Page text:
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AI, and particularly neural networks and deep learning, are the most interesting technologies of the future, according to Finnish Chief Technology Officers. They also put circular economy and new battery technologies in the top three. These and other results of the annual CTO Survey were published on November 5, 2018 in CTO Forum, the top event for Finnish technology influencers arranged by Spinverse with Business Finland and Technology Industries of Finland.
This year the CTO Survey mapped which Radical technologies are the most interesting and in which areas Finland could have a competitive edge. The CTO’s were also asked which areas state and other research institutes should allocate their research and development investments.
The survey was conducted by innovation consulting company Spinverse together with Business Finland and Technology Industries of Finland. The theme was based on an extensive report, A hundred new opportunities for Finland 2018 – 2037, which introduced 100 radical technologies that may trigger systemic social changes. It was commissioned by the Committee of the Future of the Parliament of Finland and written by Risto Linturi and Osmo Kuusi.
Spinverse has conducted annual CTO surveys since 2010. Some 70 Finnish Chief Technology Officers responded to the 2018 survey. Twenty of the largest R&D investors of the country were included among the respondents.
”The feedback predicts growth for next year for both product development investment and recruitment,” summarizes Spinverse Chairman of the board Pekka Koponen. “The responders’ companies represent nearly 90 percent of all research and development investments made in Finland.”
According to Statistics Finland, R&D investments in Finland in 2017 showed weak growth after six years of decline. The additional €100m annual funding for innovations by the Finnish government is a small step in the right direction.
However, the CEO of Technology Industries of Finland, Jaakko Hirvola, emphasizes that in proportion to GNP, incentives for R&D investment are still considerably smaller in Finland compared to other Nordic countries.
”In spite of these small glimmers of hope, all economic forecasts predict challenging times ahead. The only sensible way to tackle this is to make the investing environment more attractive and to raise public R&D&I investments to an entirely new level. Product development is now more important than ever as all companies are transforming into digital companies.”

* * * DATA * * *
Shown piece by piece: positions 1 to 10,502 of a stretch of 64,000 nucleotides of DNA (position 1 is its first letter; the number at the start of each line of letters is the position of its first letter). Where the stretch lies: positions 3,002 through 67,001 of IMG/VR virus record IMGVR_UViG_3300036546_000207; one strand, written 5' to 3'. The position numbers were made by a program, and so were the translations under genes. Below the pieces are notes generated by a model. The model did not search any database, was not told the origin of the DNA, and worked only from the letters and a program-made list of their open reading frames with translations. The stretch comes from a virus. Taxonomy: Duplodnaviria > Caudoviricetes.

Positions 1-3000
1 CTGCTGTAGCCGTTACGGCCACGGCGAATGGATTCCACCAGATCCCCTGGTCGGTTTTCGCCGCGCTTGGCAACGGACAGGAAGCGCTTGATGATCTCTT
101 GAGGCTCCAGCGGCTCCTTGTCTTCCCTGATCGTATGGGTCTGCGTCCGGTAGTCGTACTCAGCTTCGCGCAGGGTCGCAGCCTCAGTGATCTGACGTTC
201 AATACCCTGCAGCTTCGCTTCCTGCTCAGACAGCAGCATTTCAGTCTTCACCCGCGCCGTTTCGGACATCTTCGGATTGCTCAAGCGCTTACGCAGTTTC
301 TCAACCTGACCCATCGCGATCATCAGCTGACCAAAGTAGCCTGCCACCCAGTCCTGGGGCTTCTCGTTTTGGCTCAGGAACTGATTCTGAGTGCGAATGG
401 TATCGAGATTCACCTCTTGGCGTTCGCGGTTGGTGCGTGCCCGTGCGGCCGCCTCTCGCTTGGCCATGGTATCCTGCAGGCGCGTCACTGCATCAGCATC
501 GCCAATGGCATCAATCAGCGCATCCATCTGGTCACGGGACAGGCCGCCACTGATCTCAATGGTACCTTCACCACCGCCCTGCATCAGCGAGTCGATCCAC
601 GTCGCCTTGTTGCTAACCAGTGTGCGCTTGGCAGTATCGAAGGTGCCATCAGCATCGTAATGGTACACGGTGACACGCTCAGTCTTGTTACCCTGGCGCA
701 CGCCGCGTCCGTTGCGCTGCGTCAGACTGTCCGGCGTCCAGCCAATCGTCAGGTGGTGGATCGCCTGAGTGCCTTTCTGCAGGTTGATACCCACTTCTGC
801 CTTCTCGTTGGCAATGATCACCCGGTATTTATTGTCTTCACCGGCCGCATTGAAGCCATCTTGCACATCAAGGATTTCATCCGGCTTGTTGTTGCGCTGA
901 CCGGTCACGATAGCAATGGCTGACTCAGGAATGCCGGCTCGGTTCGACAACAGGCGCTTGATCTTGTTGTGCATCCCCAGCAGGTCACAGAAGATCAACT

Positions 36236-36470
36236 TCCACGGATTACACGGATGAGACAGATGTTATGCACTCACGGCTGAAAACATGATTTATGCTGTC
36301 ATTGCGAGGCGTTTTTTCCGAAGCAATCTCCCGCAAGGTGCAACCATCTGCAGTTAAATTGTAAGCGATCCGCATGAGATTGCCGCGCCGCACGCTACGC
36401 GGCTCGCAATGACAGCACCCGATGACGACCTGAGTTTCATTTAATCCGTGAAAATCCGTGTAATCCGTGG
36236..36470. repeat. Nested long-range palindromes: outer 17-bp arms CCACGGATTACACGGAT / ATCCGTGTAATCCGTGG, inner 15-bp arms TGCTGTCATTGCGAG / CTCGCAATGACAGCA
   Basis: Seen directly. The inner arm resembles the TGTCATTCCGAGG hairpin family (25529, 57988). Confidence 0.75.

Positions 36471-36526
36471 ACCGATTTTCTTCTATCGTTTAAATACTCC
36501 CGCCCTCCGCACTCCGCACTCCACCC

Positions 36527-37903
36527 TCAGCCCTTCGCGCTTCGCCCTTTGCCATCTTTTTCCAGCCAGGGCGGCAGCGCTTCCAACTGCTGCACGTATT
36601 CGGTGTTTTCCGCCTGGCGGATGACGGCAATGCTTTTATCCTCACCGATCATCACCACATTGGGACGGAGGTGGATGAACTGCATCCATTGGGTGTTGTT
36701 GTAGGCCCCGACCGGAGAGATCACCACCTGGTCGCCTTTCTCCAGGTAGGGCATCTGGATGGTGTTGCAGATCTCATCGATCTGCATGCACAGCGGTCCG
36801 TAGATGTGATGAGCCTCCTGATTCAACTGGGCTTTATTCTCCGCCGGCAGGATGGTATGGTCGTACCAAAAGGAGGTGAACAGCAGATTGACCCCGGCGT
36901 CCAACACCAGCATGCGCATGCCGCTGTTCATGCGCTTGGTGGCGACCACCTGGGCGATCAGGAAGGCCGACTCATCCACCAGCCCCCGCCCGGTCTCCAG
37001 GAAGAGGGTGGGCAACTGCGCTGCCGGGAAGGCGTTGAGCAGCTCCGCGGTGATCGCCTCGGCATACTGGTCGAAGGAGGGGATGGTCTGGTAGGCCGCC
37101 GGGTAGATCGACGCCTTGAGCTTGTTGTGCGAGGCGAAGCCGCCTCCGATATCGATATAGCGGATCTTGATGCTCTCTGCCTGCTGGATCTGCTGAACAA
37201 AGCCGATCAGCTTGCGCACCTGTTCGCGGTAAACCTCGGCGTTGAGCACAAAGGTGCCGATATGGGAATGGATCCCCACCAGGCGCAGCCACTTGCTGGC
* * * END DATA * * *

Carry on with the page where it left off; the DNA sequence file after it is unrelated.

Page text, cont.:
“The next Finnish government must carry their responsibility for the competitiveness of our operating environment,” Hirvola emphasizes.
Artificial intelligence in its various applications stood out as the most interesting area of new technology by all respondents, regardless of their business area. AI was followed by circular economy and new fractioning technologies, as well as the new battery and capacitor technologies, as areas of interest. The respondents also proposed other new technologies, such as intelligent production systems, automated and autonomous machines and lignin-based chemistry and materials.
”Most companies have understood that AI will have an impact on them in the near future, and they are preparing for that inevitability by focusing their competences in this area. Out of all the programs Business Finland provides, funding demand has been the highest for the AI Business program. That’s followed by bio economy and circular economy programs, which were also noted in the CTO Survey,” says Executive Director Teija Lahti-Nuuttila from Business Finland.
The one hundred radical technologies, classified into ten technology areas, were delivered to the respondents in a gamified, easily approachable way using a digital innovating platform developed by Spinverse and Finnish start-up Viima.
“Going forward, the platform is meant to be a permanent and expanding forum for ideation and discussion for technology experts from different areas of business,” says Pekka Koponen.
Business Finland, director Teija Lahti-Nuuttila
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Teknologiateollisuus CEO Jaakko Hirvola
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Spinverse Chairman Pekka Koponen
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